Even though I was only a child then, I'm embarrassed to say that there have been times as an adult that I've taken on that same, "If I can't win, then I won't play" attitude about things I can't be perfect or great at in life. I think it's human nature to want to succeed. And failure hurts. Our innermost parts want to get away from the thing that's causing us the pain. And for a lot of us, when we don't win not only do we not play, but we have a foul attitude about it.
Enter: Lolo Jones
For the last 4 years she's been the golden girl of track and field. Blessed with extreme talent and an inspirational back story, it made all of the sense in the world for her to be the "face" of Olympic running. It didn't hurt that she's gorgeous. (Aside: my brother and I had the following text conversation the other day:
B - I want to marry Lolo Jones.
Me - I'm with it. She's cute AND she love Jesus.
B - I KNOW! That's like the winningest combination EVER!
Me - Yes...yes it is! LOL!)
But after failing to medal at two consecutive Olympics, the haters, as they're prone to do, decided to hate.
"Why does she get some much attention?"
"She's not even that good."
"I think that, on the podium tonight, the three girls that earned their spot and they got their medals and they worked hard and did what they need to do, prevailed." (This was a direct quote from one of Lolo's teammates. I was unaware that the official drink of Olympic medalists was Haterade. Good to know.)
I was simply amazed at the negativity. I'd be more inclined to understand it (not really) if Lolo spent all day, every day talking about how she's the greatest sprinter of all time. If she had an air of arrogance about her, the criticism, while still unnecessary would seem less...vicious.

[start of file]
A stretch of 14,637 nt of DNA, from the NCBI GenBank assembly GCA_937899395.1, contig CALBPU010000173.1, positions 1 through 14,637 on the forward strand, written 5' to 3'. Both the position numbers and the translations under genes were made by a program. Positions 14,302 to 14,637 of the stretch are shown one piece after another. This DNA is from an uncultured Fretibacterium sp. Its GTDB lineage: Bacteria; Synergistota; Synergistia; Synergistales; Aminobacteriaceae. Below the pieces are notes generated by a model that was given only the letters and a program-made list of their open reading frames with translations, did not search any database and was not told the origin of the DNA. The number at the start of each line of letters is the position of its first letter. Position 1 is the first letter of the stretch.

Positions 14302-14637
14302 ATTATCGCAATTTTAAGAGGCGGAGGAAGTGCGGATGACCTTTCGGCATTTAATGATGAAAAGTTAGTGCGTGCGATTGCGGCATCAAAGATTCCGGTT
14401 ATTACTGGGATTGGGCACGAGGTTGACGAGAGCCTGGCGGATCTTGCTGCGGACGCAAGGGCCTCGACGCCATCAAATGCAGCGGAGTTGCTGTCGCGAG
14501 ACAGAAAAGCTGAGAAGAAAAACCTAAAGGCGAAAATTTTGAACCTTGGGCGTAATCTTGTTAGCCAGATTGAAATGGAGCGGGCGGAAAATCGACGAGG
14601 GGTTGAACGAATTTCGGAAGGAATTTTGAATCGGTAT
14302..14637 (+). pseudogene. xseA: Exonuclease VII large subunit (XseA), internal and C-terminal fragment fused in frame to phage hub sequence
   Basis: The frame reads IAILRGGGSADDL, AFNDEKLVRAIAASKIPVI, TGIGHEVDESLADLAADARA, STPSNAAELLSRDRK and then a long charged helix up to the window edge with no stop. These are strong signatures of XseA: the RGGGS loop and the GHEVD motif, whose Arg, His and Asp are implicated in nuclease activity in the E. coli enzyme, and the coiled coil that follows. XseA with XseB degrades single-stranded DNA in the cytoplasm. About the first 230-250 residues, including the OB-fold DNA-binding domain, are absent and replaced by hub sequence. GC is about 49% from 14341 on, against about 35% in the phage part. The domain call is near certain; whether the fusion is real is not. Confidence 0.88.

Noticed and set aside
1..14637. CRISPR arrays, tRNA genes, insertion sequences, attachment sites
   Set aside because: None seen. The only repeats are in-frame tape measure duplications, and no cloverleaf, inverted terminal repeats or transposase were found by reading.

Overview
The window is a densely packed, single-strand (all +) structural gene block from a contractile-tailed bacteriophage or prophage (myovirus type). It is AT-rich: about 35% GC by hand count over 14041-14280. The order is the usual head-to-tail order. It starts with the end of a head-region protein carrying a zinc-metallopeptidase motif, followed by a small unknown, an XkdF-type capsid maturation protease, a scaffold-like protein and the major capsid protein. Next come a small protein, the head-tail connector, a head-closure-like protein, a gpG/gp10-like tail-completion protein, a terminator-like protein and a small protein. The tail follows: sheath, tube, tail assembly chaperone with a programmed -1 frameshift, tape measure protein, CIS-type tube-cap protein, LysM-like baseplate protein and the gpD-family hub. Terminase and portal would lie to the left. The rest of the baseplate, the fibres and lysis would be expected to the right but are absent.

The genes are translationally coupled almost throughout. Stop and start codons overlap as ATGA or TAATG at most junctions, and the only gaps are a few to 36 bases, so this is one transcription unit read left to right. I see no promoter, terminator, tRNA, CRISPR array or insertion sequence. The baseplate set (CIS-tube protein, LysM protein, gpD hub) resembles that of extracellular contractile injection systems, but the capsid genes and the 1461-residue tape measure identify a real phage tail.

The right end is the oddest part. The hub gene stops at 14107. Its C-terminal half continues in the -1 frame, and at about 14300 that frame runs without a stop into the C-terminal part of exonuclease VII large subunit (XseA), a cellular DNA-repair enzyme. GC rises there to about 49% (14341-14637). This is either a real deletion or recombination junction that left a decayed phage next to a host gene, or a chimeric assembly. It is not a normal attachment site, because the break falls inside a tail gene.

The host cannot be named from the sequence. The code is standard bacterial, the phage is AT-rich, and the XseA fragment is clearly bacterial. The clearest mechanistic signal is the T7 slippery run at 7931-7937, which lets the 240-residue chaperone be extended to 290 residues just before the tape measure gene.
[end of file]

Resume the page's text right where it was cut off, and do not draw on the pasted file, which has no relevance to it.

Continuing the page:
But in every interview I saw or read, one thing remained consistent with Lolo Jones: Humility. Never once did I get the impression that she was anything short of grateful and honored to be where she is in life. And in the midst of her own victory, she still took the time to show compassion to a fellow fallen runner.
Read the story behind the picture here.
To me, that speaks volumes of her character and sportsmanship, perhaps more so than her performances at the meets.
Lolo Jones opened herself up and bared her soul on and off the track. Her willingness to let people in may very well have been the catalyst that detractors needed to try to cut her down when her performance came up just short. But where others may see failure, I see accomplishment. Standing before God and everyone else, is a woman who worked hard, held onto her beliefs, maintained her composure in situations that would devastate a lot of us and did it all with a great attitude. Yes, she grieved for her loss (as evidenced by her tweets.) She is, after all, human. Yet, through it all Lolo Jones emanates a level of grace and sportsmanship that is not often duplicated. (I'm looking at some of the American sprinters right now...you know who you are...)
Medal or no medal, I will forever be a fan of Lolo. Watching her comeback from a devastating performance in Beijing (followed by spinal surgery...I mean COME ON Y'ALL) made me a like her as an athlete. But watching her maneuver the waters of hateful commentators, spiteful fellow runners and every other person with something negative to say, with a joy and composure that can ONLY come from being secure in who you are and who God says you are...well that just made me love that girl to pieces.
Keep ya head up Lolo! We love you girl!
Even youths grow tired and weary, and young men stumble and fall; but those who hope in the Lord will renew their strength. They will soar on wings like eagles; they will run and not grow weary, the will walk and not be faint.